Catalogue: Sensory World

Figure 1 Victor Pasmore

Figure 1 Victor Pasmore, Sensory World, 1996, Etching and Aquatint, Signed and Dated in Pencil, numbered 34/35

Victor Pasmore (1908 – 1998)
Sensory World
1996
Etching and Aquatint
Signed and Dated (bottom right), numbered 34/35 (bottom left) in Pencil

Provenance

Sensory World, 1996 by Victor Pasmore was purchased by Artemisia Fine Arts and Antiques on 24th February 2018 from Obelisk Auctioneers and Valuers.[1] In 2014 the same print was sold at a London auction to an anonymous bidder but, this is likely when the work came to Malta.[2] The exact provenance before 2014 remains unknown however, it is known that the work was produced in Rome where Pasmore printed most of his work. We can also confirm that Pasmore was residing in his Maltese home in Gudja when the print was produced.[3]

Report Summary: Sensory World, 1996 is an etching with aquatint printed in colour by Victor Pasmore (1908-1998), a leading protagonist of abstract art in Britain (fig. 1). The etching, which is signed and dated, is a key work in the study of Pasmore’s late artistic development, characterised by his use of bright colours. The artist settled on the Maltese islands in 1966 when he finished his career as an art educator, he lived in Gudja till his death in 1998. Pasmore’s teaching practice and his prolific oeuvre served as a source of inspiration to many of his contemporaries both in Britain and the Maltese Islands.

Figure 1 Victor Pasmore

Figure 1 Victor Pasmore, Sensory World, 1996, Etching and Aquatint, Signed and Dated in Pencil, numbered 34/35

Report

Sensory World, 1996 is a typical etching and aquatint which forms part of Victor Pasmore’s late oeuvre, marked by its simplicity in design and pure abstraction (fig. 1). There are a number of notable contrasts which appear after close analysis of Sensory World, 1996. The luminous yellow hue, for example, is contrasted by the purity of the stark white background and the bold placement of black lines. The solid black line is juxtaposed by a singular thin uneven, yet continuous line, which is further contrasted by the lone small black circle on the left-hand side. Sensory World, 1996 can be considered as the embodiment of Pasmore’s metamorphic vision which has been described as ‘a marvellous exploration of freedom versus constraint, lightness versus weight.’[4] The energetic line which trails downwards is weighed down by the heavy black forms and the bright yellow background which escapes the border of the work. The work is signed and dated in pencil, with Pasmore’s typical ‘VP’ monogram in the lower right-hand corner. On the left-hand corner it is numbered 34 out of a series of 35 prints.

The pure abstraction which characterised Pasmore’s work for over 40 years, and is prevalent in Sensory World, 1996, was developed after his conversation with a more naturalistic form of representation. It is also important to note that although Pasmore was an art educator he received very little formal art education himself. He was forced to start working, and abandon his academic responsibilities at a young age due to the premature death of his father.[5] With that being said, his early source of inspiration was from the British artist J.M.W. Turner (1775-1851) who he first came into contact with at the Tate Britain during the early 20s. He had a great admiration of Turner’s work and believed his work ‘asserted the independent nature of painting’ long before the artists of the late 19th century.[6] Pasmore sought, in his own art, to emulate Turner’s artistic philosophy, who he venerated above all others.  He was also influenced by French Impressionists and Post-Impressionist painters. In fact, his early work is characterised by its synthesis of Turner’s freedom of expression and inventiveness with the modern impressionistic representation of everyday scenes and figures.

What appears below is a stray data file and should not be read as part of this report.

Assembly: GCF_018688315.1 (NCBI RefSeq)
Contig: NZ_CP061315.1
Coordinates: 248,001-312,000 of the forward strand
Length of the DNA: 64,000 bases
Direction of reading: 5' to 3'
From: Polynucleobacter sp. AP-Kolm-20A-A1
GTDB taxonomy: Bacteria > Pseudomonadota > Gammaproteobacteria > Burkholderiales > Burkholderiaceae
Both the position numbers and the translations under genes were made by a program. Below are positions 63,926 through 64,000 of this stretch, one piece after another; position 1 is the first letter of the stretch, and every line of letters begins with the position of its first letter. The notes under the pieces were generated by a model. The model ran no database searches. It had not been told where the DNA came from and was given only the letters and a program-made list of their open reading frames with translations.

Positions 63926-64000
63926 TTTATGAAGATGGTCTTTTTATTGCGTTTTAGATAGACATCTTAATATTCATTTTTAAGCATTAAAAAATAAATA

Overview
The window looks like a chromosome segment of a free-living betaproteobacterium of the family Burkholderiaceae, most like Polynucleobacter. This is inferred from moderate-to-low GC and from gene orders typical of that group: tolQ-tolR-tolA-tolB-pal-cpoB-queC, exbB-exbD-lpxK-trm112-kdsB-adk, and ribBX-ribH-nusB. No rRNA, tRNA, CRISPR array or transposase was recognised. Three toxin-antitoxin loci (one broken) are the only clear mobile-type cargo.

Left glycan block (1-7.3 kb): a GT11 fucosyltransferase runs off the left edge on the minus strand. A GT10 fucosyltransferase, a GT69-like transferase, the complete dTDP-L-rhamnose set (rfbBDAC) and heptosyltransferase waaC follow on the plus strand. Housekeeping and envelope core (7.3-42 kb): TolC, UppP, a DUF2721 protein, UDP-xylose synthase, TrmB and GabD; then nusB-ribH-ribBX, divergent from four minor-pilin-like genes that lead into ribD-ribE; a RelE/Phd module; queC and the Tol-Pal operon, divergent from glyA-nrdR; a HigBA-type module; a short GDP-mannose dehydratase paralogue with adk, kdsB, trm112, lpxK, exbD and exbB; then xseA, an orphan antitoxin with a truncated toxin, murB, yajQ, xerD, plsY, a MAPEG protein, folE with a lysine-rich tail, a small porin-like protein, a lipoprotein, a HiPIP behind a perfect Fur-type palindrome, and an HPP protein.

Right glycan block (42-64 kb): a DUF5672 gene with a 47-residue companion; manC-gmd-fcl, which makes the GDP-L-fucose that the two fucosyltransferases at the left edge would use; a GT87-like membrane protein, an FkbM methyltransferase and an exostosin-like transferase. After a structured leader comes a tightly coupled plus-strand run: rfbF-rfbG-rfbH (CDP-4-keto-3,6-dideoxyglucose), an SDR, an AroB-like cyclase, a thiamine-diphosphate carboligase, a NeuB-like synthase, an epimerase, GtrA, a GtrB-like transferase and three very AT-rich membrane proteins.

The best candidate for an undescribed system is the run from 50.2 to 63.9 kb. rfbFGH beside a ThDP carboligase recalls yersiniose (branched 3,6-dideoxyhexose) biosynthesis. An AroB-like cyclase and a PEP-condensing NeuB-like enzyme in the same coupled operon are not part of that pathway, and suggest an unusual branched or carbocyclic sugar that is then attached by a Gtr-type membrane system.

His experimentation with abstraction began as early as 1930s as a young artist however, by his own admission he felt that he had not matured enough as an artist to continue thus, he reverted back to a form of realism.[7] It was during the late 1940s and early 50s where Pasmore felt the confidence to seriously pursue a fully abstract form and it is from here that he was to establish himself as one of Britain’s leading abstract artists.[8] In 1951 Pasmore read the book by Charles Biederman (1906 – 2004) titled Art as the Evolution of Visual Knowledge, which influenced Pasmore to develop a purely objective form of abstract art which does not rely on the figurative.[9] Then, in 1966 the British artist settled in Malta after retiring from his career as an art educator in England.[10]

Thus, it is with Pasmore’s personal artistic development in mind that we can begin to analyse Sensory World. Vibrant colours, such as the bold stroke of yellow which dominates Victor Pasmore’s Sensory World, 1996, are synonymous with his period here on the Maltese islands. Several critics and art writers note that his time here on the island likely affected the colours he chose in his work. The vibrant blues, yellows and greens which now filled his canvasses and prints are often attributed to the Mediterranean climate which Pasmore came into contact with here in Malta. With specific reference to his prints the authors of his catalogue raisonné in 1980 say:

‘Many of his recent compositions with their luminous tones and well-constructed design seem to project a highly personal view of Mediterranean Civilization. The colours of Malta (where the artist has lived these past twelve years), its stones and walls and blue sea, seem to re-emerge in a new form as correspondences in many of these large prints.’[11]